There is no evidence that Parexel has suffered damages requisite to maintaining a cause of action for tortious interference. In its responsive brief, Plaintiffs make the following conclusory statement about how its business has suffered as a result of Plaintiffs' conduct:
Contrary to Defendants' assertions, Parexel has, in fact presented evidence to demonstrate how the John Right Email affected established and prospective business relationships. Moreover, given that such a factual issue is disputed by both parties, the issue cannot be determined by summary judgment, but should rather be given to a fact finder to decide.
Pl. Resp. at 9.
Plaintiffs have presented no evidence, however, justifying such a statement. In the absence of any material facts indicating that Parexel's business relationships have been compromised, there is no dispute for a jury to consider. Summary judgment is thus granted in favor of Defendants on Count I of the complaint.
C. Commercial Disparagement
Plaintiffs allege that Defendants willfully and maliciously communicated to industry leaders, as well as Plaintiffs' employees, vendors and customers disparaging statements about Parexel for the purposes of "harassing Plaintiffs, destroying their business and good will and interfering with Plaintiffs' relationships with their customers and potential customers." Compl. at ¶ 45. They further contend that the statements, which were intended to cast doubt upon Plaintiffs' integrity and compliance with laws, have caused Plaintiffs substantial damage.
In order to sustain a cause of action for commercial disparagement in Pennsylvania, a plaintiff must demonstrate that (1) defendant made a false statement, which caused pecuniary loss to Plaintiff; (2) defendant intended for publication of the statement to result in harm to the plaintiff's pecuniary interests or recognized that it was likely to do so; and (3) defendant knew that the statement was false or acted in reckless disregard of its truth or falsity. Synthes v. Globus, 2005 U.S. Dist. LEXIS 19962, at *14 (E.D. Pa. Sept. 14, 2005).
Defendants accurately point out that Plaintiffs have failed to set forth any evidence which would satisfy the first prong of the claim. Pl. Mot. at 19. Defendants have failed to present evidence that the company has suffered a pecuniary loss as a result of Defendants' alleged disparagement. Citing Brunson v. Commc'ns, Inc. v. Arbritron, Inc., 266 F. Supp. 2d 377 (E.D. Pa. 2003), Plaintiffs improperly claim that proof of damages is "not one of the necessary elements to establish a claim of commercial disparagement under Pennsylvania law and can be determined at trial." Such a reading contradicts the legal standard set forth in Plaintiffs own brief (Pl. Resp. at 12) and improperly summarizes the court's holding in Brunson. In that case, the court specifically stated that in order to sustain a cause of action for commercial disparagement, the Plaintiff must allege that Defendant made a false statement which "caused pecuniary loss to Plaintiff." Id. at 381.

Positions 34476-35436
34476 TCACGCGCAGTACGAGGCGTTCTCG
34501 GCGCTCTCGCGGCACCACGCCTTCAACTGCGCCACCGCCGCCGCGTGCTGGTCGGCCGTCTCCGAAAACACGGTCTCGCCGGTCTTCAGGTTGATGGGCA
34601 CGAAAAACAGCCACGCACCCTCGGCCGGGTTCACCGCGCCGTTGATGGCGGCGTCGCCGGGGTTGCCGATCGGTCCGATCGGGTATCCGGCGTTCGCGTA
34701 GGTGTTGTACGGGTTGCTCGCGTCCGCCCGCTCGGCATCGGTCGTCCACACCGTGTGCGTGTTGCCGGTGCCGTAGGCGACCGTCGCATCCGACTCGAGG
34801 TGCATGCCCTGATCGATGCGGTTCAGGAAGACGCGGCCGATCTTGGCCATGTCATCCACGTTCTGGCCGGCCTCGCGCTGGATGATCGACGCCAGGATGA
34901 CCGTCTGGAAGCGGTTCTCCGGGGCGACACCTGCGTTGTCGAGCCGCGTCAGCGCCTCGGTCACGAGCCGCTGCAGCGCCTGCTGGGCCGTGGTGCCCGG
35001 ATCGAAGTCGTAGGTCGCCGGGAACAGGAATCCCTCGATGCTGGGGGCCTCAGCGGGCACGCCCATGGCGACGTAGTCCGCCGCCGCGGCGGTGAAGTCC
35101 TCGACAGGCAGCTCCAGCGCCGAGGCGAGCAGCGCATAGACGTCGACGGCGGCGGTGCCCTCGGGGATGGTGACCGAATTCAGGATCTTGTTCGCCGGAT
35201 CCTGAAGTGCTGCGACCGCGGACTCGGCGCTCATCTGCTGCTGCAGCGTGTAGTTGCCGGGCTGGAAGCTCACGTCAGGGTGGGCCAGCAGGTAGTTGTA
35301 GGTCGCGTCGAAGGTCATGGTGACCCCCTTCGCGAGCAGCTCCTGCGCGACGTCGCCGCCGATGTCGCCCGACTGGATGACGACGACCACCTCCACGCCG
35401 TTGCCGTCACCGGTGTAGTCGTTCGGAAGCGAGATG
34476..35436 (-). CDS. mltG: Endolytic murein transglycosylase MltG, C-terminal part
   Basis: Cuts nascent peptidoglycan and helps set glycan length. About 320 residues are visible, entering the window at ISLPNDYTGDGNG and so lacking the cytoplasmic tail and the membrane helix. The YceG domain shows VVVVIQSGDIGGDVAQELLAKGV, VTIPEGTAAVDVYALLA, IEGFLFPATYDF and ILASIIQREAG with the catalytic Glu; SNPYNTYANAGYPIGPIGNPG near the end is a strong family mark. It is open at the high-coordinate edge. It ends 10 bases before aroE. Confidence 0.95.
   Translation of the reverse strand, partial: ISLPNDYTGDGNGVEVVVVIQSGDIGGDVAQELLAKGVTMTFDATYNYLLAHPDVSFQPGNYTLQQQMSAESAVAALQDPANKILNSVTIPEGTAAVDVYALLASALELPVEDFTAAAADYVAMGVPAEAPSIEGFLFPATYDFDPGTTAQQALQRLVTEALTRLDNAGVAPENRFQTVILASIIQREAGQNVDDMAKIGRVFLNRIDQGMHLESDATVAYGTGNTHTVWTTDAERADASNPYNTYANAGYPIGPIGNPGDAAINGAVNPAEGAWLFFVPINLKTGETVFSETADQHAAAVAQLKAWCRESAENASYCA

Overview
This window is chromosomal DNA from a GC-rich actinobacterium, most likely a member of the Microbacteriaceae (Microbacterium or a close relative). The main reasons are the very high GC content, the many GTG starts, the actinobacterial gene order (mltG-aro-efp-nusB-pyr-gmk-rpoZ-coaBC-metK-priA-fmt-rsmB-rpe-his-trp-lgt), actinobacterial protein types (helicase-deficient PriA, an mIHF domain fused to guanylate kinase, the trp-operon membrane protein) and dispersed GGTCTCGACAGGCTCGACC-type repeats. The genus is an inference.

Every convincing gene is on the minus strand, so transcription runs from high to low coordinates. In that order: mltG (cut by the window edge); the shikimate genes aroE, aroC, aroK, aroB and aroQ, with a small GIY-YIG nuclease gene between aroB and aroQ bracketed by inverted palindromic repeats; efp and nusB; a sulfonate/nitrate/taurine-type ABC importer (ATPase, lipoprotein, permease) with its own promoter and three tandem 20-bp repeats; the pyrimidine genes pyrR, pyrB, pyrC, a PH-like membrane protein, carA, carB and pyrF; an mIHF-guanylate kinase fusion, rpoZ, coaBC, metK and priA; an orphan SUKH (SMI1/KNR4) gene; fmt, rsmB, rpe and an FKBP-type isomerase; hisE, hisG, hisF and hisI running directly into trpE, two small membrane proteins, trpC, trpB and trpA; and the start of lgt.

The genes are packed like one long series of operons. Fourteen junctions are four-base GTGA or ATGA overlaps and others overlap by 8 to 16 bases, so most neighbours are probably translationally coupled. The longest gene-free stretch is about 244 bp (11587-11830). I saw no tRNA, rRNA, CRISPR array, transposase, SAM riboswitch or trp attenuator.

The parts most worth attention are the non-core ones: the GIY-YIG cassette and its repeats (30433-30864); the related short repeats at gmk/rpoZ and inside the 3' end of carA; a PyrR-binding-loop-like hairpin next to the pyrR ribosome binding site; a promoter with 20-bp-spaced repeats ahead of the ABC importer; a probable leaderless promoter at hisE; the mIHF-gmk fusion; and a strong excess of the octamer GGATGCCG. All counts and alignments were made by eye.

Parexel has failed to provide evidentiary support raising a genuine issue of material fact that the company has suffered a pecuniary loss as a result of Defendants' communication. Thus, we will grant summary judgment as to Count II of Plaintiffs' complaint.
D. Misappropriation of Confidential or Proprietary Information
Plaintiffs claim that Felciano improperly retained or acquired custody of Parexel's confidential proprietary information, including its Customer Lists, without Plaintiffs' consent and in violation of his Employment Agreement. (Pl. Compl. at ¶¶ 57, 60). Plaintiffs further allege that Feliciano disclosed Plaintiffs' confidential information to IMM for his own benefit and to the detriment of Parexel, constituting actionable misappropriation under Pennsylvania law. Id. at 63-65.